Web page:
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Effective coverage of institutional deliveries under the Janani Suraksha Yojana programme in high maternal mortality provinces of India: analysis of data from an annual health survey
Three-quarters of India's maternal deaths come from nine (of 35) provinces. In 2005, the government launched a conditional cash transfer programme, Janani Suraksha Yojana (JSY), to reduce maternal mortality through promotion of institutional deliveries (ID). Despite steep rises in ID, recent reports have been unable to detect a significant fall in the maternal mortality ratio (MMR). This suggests that merely increasing coverage of ID may not dent maternal mortality and indicates the need for measuring effective coverage of ID rather than just ID. Crudely, effective ID coverage is a measure of ID proportions that actually have access to emergency obstetric care (EmOC). Given the lack of data on EmOC functions, caesarean section proportion in an area could be used as a crude proxy indicator of availability/utilisation of EmOC. We estimate the effective coverage of ID in nine provinces.
Population-level estimates of ID and caesarean section proportions for all 284 districts in nine provinces were sourced from the Annual Health Survey (2010–11). WHO recommended a minimum 5% caesarean section proportion to be considered as 100% need met. District caesarean section rates, expressed as the proportion of need met, were calculated. This fraction was multiplied by the ID proportion to give an effective coverage. District-level predictors of effective coverage were estimated in a regression model.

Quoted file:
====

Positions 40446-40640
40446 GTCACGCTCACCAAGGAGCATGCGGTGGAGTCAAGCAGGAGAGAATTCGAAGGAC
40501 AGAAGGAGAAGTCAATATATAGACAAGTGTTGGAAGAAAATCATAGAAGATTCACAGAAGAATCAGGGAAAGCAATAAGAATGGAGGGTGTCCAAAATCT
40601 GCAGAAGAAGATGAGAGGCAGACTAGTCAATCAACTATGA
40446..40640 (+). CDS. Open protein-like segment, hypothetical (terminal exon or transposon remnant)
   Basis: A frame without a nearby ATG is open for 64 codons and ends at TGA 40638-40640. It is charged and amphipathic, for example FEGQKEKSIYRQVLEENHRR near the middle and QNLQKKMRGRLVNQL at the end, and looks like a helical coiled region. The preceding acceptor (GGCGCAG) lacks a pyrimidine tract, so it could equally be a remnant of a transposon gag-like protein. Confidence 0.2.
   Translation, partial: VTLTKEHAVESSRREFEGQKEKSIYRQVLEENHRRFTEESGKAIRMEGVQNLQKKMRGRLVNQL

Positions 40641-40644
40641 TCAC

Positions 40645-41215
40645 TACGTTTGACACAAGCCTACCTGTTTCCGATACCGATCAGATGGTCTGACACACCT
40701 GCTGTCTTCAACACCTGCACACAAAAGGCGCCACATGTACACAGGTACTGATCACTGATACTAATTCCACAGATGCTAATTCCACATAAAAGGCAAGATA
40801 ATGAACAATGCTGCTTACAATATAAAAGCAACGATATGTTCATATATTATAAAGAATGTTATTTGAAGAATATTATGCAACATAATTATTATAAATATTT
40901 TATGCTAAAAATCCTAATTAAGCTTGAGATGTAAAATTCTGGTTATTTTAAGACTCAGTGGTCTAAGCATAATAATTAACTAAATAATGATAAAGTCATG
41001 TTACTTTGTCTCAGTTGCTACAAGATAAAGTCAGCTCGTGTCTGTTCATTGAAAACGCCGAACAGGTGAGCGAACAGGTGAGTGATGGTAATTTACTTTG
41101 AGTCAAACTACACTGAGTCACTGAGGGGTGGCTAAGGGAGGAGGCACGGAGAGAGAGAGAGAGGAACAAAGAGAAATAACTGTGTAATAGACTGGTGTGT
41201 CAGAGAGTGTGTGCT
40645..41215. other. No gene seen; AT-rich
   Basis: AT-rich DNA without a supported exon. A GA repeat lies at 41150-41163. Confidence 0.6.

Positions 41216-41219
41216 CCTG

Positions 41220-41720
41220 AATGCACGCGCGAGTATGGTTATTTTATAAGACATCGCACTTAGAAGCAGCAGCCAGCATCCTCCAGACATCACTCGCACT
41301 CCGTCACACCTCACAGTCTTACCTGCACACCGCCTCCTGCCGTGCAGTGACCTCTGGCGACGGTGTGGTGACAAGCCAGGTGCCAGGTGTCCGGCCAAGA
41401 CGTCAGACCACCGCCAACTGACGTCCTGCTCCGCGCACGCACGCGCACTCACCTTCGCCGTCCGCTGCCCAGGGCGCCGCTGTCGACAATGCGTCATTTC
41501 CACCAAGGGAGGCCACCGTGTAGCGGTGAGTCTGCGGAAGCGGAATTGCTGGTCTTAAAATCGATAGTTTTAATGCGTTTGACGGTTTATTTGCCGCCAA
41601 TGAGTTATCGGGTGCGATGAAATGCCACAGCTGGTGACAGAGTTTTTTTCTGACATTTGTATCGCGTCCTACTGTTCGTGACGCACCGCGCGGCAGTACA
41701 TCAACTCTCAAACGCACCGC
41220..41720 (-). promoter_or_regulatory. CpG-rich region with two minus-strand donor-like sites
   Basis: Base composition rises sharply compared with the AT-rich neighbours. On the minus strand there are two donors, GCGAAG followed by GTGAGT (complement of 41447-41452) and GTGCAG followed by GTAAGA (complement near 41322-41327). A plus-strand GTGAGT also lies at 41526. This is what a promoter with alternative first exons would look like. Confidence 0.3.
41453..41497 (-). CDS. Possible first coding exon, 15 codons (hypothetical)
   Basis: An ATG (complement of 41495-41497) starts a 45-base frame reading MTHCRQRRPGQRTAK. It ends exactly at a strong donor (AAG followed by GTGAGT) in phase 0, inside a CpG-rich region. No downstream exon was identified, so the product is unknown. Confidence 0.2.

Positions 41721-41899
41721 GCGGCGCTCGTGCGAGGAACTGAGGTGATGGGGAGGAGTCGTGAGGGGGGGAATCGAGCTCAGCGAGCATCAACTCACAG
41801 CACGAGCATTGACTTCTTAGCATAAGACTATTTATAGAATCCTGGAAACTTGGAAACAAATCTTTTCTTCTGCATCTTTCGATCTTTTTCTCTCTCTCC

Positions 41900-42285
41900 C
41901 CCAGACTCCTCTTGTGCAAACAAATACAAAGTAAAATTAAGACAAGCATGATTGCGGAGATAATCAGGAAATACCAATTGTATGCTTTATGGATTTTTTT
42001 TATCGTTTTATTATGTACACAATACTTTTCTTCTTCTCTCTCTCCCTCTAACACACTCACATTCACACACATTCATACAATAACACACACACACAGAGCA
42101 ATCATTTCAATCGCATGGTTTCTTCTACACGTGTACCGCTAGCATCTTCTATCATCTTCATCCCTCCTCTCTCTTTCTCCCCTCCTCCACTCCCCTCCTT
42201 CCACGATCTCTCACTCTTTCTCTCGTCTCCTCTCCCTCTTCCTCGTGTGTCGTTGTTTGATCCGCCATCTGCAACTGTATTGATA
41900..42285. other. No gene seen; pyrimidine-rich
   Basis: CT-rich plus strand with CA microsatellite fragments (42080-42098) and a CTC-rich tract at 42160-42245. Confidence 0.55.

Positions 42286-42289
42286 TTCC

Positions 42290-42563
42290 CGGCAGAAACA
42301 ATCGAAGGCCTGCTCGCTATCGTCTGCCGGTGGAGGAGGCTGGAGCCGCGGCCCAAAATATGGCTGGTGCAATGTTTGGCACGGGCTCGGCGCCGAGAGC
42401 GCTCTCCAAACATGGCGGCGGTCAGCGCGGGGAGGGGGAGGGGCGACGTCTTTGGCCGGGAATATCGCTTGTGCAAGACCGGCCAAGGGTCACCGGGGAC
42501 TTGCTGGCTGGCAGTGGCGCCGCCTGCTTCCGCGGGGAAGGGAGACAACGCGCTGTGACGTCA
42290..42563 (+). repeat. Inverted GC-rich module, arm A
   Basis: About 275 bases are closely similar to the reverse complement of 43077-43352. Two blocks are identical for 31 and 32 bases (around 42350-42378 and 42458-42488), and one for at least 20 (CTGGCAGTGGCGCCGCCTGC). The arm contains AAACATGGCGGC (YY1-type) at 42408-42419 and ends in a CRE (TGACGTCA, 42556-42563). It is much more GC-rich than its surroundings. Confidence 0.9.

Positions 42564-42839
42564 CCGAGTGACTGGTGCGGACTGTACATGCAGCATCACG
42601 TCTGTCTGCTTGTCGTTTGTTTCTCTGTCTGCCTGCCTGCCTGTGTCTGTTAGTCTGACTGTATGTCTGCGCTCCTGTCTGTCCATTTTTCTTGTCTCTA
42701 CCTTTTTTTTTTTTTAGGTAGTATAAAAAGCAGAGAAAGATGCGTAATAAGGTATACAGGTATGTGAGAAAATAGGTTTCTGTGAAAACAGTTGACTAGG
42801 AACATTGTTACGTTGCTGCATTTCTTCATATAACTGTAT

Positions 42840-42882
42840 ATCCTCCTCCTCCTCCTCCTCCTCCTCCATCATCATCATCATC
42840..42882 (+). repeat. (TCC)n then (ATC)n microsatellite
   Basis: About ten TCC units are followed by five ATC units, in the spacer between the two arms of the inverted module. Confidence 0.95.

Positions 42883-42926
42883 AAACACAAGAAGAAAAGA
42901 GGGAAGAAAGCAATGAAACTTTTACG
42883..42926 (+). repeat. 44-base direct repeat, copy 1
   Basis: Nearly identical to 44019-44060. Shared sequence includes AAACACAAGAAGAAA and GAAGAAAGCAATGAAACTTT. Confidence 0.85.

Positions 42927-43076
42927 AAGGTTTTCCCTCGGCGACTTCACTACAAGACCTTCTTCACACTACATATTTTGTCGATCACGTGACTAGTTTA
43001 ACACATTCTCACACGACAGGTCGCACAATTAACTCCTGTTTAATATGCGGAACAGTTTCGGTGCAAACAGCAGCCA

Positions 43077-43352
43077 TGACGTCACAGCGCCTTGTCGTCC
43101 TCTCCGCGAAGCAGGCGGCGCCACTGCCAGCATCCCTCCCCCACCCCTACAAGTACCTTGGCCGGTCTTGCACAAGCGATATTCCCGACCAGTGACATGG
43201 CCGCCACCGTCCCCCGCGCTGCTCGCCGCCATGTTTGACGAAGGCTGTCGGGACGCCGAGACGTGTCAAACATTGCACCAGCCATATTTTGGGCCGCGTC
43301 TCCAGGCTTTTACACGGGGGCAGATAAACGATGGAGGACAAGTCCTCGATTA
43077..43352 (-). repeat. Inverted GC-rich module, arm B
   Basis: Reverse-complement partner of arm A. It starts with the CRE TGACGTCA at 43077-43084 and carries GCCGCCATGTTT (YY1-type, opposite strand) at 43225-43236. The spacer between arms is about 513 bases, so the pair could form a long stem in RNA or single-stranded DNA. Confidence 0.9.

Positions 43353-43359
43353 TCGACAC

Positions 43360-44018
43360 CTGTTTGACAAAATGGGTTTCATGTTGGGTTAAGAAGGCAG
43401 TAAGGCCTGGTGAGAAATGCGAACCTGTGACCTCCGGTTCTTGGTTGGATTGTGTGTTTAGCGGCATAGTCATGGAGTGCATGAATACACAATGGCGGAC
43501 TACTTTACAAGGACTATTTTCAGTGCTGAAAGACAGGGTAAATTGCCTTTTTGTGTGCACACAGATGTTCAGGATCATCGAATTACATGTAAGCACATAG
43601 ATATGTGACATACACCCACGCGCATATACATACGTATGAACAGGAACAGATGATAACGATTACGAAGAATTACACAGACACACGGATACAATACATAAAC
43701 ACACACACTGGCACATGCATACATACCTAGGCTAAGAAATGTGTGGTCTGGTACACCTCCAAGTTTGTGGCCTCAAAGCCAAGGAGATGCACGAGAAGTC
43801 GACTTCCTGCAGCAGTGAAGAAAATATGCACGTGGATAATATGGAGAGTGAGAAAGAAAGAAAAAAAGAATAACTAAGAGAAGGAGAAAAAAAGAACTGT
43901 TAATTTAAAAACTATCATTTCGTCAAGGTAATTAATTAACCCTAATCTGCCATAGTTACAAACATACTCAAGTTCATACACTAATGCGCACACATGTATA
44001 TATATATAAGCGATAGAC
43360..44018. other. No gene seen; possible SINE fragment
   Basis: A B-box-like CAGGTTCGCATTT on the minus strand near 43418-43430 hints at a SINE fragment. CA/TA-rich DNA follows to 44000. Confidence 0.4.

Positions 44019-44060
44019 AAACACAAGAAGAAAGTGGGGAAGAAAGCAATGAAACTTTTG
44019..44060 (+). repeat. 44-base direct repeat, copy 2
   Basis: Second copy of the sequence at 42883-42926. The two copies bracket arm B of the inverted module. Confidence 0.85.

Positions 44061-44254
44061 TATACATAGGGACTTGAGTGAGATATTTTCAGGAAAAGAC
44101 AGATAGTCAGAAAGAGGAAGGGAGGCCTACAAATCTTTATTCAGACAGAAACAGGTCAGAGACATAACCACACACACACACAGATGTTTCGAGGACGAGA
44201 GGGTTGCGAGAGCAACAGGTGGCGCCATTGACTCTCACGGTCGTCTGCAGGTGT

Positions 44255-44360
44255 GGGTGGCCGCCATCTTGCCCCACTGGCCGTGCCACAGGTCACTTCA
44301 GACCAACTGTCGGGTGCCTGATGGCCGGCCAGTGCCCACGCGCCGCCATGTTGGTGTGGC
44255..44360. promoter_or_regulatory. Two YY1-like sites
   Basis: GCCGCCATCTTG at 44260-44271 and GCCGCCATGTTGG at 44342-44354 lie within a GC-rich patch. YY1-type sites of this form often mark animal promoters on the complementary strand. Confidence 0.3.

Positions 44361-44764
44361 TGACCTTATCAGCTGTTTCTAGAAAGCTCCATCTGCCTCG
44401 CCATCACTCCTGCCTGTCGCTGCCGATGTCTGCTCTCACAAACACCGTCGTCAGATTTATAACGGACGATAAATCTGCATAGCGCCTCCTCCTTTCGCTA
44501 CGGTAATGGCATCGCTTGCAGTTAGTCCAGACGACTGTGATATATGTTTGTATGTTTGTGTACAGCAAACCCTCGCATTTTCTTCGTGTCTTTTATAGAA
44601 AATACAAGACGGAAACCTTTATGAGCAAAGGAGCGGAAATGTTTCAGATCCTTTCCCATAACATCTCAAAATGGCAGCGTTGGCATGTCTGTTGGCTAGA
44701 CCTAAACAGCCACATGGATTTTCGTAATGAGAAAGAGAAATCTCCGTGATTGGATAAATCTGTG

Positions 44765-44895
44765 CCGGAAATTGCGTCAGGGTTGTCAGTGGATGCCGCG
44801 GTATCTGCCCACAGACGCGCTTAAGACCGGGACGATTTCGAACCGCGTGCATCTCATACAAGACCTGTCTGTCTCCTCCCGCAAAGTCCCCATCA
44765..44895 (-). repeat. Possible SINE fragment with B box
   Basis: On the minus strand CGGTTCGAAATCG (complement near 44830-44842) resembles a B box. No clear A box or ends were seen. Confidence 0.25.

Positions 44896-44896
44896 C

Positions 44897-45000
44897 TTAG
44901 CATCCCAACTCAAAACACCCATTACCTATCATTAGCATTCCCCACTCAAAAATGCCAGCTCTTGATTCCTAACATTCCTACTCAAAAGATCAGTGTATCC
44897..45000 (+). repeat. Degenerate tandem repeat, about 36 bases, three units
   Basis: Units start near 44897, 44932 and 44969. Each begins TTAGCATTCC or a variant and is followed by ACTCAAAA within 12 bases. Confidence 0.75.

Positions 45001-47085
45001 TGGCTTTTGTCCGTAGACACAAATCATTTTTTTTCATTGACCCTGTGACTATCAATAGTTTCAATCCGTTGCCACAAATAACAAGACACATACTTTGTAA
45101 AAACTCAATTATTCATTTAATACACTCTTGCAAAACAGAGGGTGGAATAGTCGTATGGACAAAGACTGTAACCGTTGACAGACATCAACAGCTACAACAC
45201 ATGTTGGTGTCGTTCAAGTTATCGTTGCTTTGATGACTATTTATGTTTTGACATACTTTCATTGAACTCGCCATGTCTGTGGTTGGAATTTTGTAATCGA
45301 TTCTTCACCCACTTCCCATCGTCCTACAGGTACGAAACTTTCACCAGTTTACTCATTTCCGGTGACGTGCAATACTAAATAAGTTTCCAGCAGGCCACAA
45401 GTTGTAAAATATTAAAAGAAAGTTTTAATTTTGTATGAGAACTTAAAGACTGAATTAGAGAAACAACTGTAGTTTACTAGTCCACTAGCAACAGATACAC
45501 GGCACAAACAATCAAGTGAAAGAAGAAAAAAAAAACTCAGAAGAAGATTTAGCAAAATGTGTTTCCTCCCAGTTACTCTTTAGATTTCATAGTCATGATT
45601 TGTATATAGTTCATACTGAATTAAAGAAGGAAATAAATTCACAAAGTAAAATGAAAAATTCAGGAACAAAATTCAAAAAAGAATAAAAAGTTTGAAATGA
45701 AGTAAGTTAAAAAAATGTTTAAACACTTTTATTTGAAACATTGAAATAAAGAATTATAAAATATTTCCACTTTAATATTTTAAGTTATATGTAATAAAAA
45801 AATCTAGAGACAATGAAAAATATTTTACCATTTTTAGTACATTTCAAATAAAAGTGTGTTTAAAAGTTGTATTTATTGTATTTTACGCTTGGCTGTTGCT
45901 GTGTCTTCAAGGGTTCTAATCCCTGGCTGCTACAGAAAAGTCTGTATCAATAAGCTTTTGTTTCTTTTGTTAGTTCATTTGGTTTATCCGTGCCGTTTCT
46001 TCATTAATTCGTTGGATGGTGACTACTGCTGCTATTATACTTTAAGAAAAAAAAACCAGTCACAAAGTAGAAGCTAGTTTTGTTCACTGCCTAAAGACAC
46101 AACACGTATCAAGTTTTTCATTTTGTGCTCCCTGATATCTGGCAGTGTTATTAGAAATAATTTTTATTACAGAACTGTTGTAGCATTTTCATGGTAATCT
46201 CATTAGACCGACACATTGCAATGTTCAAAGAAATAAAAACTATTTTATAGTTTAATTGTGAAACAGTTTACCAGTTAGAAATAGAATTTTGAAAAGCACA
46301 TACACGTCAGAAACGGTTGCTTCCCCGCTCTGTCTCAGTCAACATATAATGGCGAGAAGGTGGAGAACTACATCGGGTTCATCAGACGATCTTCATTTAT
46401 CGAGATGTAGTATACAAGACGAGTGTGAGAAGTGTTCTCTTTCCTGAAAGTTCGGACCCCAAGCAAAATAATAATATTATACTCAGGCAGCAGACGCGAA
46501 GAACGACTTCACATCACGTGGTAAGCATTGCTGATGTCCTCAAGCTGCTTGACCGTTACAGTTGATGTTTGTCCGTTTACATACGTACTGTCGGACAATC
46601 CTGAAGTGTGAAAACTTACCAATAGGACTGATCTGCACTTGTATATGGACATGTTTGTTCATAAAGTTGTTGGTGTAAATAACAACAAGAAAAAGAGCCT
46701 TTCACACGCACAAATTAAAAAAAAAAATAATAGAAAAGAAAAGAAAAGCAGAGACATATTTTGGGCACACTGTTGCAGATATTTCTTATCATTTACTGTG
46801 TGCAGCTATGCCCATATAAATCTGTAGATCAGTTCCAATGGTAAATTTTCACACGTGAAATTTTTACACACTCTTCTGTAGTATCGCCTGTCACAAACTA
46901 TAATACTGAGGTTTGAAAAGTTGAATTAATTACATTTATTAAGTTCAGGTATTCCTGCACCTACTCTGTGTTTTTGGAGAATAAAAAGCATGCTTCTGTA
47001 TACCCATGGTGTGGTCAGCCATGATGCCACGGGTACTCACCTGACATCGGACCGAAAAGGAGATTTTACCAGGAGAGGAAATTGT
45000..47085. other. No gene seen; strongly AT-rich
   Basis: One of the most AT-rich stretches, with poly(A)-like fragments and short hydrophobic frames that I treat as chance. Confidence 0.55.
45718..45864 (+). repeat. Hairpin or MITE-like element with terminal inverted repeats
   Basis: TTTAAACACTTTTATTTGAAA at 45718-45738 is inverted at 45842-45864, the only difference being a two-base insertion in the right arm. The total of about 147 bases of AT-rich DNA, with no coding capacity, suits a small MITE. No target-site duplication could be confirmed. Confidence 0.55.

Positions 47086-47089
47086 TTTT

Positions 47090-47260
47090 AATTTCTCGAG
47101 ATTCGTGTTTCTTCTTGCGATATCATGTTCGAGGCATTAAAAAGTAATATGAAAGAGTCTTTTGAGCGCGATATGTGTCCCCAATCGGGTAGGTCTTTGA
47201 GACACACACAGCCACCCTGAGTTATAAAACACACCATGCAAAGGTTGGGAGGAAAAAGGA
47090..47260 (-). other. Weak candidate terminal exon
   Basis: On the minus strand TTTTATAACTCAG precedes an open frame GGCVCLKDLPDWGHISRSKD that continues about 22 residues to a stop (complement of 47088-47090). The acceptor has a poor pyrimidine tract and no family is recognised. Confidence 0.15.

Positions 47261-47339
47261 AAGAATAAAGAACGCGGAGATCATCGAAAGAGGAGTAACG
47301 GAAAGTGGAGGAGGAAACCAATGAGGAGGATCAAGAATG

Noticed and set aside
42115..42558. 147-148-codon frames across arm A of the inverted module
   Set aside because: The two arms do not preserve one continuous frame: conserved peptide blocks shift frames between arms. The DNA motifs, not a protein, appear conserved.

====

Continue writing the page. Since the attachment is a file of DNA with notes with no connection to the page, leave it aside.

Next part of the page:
In 139 districts, median ID proportion and effective coverage of ID were equal at 62% each, while in 145 districts these were 51%, and 35%, respectively. Bivariate association between MMR and effective coverage in the districts was stronger than with simple ID coverage. Literacy, urbanisation, poverty, and fertility had a significant association with effective coverage of ID.
We present a proxy method for estimating effective coverage of ID. A gap exists between access to just ID and access to EmOC, possibly indicating that mothers delivering in institutions are not necessarily receiving appropriate or adequate care. This study suggests effective coverage of ID is a better indicator for monitoring safe motherhood interventions than mere ID coverage. Ideally, effective ID coverage should be measured using a proportion of all obstetric complications treated; however, this study used caesarean section rate as a proxy indicator of EmOC utilisation in view of limited data availability.
Randive BB, Chaturvedi SD, Diwan V, DeCosta A. Effective coverage of institutional deliveries under the Janani Suraksha Yojana programme in high maternal mortality provinces of India: analysis of data from an annual health survey. Lancet. 2013 Jun 17;381:S123